"Never fight fair with a stranger, boy. You'll never get out of the jungle that way."
Second, and relatedly, Obama's radicalism, beginning with his Alinski/ACORN/community organizer period, is a bottom-up socialism. This, I'd suggest, is why he fits comfortably with Ayers, who (especially now) is more Maoist than Stalinist. What Obama is about is infiltrating (and training others to infiltrate) bourgeois institutions in order to change them from within — in essence, using the system to supplant the system. A key requirement of this stealthy approach (very consistent with talking vaporously about "change" but never getting more specific than absolutely necessary) is electability. With an enormous assist from the media, which does not press him for specifics, Obama has walked this line brilliantly. Absent convincing retractions of his prior radical positions, though, we should construe shrewd moves like the ostensibly reasonable Second Amendment position as efforts make him electable. [sic]
This is why Ayers is so important: it is a peek behind the curtain of Obama's rhetoric. When he talks about "education reform," that sounds admirable and, given the state of the schools, entirely reasonable. But when you look at what the Obama/Ayers program really tried to do to the schools (see, e.g., Stanley's work on this), it is radical. With a guy who speaks in euphemisms — "change," "social justice," "due process," etc. — it is vital to have concrete examples of how these concepts are put into action.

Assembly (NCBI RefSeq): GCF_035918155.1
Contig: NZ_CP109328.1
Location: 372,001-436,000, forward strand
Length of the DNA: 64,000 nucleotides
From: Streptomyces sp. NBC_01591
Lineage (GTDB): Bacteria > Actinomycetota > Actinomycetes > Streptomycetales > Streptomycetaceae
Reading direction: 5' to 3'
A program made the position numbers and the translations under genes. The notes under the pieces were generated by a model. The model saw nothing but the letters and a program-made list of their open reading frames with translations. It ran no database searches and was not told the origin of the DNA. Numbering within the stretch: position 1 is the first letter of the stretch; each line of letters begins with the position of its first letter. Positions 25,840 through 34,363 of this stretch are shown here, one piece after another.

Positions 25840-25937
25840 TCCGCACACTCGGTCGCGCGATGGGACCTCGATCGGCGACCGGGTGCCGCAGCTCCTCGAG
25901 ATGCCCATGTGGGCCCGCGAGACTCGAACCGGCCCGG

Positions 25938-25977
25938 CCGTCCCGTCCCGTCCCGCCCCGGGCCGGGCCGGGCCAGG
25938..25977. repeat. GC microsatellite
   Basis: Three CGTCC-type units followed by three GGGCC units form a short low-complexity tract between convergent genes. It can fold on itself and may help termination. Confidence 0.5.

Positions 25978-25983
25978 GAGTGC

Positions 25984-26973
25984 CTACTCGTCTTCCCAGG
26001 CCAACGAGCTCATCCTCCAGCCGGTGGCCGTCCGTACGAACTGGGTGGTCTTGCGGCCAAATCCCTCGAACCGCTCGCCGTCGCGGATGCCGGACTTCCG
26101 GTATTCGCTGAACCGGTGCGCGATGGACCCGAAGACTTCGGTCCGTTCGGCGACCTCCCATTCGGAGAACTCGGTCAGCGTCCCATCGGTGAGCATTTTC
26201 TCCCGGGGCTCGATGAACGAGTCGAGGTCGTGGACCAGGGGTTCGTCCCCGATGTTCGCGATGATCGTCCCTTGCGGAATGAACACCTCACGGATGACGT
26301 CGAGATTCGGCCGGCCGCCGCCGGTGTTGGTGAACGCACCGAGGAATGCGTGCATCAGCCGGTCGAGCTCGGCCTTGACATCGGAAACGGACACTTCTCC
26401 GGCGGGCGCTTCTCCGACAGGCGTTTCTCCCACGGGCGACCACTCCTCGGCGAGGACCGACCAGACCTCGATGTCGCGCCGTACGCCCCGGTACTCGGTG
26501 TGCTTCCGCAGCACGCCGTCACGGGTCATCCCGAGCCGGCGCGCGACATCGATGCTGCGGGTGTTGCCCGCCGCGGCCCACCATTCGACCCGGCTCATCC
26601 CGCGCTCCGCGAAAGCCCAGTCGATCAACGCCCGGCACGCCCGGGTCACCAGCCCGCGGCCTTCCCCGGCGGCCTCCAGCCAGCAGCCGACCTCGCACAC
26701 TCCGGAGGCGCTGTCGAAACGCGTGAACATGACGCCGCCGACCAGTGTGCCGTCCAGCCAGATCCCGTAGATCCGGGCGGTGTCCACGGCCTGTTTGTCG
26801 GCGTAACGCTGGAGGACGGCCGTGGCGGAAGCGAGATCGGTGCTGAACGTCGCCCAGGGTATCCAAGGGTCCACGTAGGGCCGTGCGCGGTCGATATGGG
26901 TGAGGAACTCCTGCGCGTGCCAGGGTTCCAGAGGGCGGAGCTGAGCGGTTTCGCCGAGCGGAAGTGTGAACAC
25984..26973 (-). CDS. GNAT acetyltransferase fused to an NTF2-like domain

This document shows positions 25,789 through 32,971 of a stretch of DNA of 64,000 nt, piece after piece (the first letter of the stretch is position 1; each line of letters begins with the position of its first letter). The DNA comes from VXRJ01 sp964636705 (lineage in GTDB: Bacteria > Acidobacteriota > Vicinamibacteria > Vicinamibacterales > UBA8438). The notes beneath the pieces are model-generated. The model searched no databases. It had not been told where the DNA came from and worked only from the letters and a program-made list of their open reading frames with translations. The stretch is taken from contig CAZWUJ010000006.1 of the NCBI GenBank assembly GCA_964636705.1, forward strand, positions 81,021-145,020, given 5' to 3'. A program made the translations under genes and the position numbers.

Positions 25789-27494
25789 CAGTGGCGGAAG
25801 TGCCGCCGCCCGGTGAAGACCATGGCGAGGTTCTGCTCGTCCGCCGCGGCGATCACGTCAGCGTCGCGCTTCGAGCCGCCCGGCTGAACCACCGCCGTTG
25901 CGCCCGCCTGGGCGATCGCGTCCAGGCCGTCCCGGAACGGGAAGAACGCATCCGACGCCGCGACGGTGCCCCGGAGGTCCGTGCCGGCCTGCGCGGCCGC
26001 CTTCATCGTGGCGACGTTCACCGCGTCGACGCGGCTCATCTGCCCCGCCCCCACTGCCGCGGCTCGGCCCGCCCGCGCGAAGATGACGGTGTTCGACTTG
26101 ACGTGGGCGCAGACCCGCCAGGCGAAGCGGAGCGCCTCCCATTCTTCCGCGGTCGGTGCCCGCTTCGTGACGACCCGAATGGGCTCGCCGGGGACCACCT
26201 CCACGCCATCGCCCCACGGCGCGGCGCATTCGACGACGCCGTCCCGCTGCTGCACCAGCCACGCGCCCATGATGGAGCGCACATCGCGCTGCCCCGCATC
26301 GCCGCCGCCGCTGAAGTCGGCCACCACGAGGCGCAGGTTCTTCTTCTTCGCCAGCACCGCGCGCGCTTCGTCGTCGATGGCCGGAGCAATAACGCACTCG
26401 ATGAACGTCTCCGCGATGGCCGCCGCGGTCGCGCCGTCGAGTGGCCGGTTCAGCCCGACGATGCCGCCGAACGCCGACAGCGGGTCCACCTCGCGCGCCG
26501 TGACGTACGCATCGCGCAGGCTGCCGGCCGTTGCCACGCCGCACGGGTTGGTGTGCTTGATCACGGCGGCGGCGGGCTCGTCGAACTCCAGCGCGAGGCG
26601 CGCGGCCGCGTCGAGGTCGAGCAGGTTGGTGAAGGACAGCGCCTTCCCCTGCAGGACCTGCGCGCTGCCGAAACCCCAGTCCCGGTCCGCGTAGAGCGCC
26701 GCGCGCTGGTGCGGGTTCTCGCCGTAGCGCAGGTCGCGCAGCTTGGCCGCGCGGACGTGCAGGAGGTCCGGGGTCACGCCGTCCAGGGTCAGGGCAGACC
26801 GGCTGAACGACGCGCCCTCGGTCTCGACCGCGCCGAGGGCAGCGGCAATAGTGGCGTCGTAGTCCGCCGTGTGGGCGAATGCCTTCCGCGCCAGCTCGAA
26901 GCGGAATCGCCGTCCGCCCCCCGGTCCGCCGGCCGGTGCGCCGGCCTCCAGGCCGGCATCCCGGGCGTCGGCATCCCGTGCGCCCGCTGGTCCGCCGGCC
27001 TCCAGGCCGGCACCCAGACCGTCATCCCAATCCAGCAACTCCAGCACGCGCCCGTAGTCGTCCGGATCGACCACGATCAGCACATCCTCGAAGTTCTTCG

What's interesting to me is how simply and cleanly this translates to "any change from within that we don't like is socialism." Because you know damn well that if they were talking about infiltrating government with radical conservatives, as was done during the Bush and Reagan years, it would be regarded as righteous.
Even though, in socialist terms, it would still be an infiltration of bourgeois institutions. Most of these radical conservatives have never really understood that they, too, were struggling against the bourgeoisie.
Of course, this totally leaves aside the fact that he hasn't actually established either a) an ideological or policy connection between Ayers and Obama, or b) provided any of the "concrete examples" he thinks would be helpful (despite citing Stanley Kurtz's content-free "work").
Sullivan's right: These guys are crazy.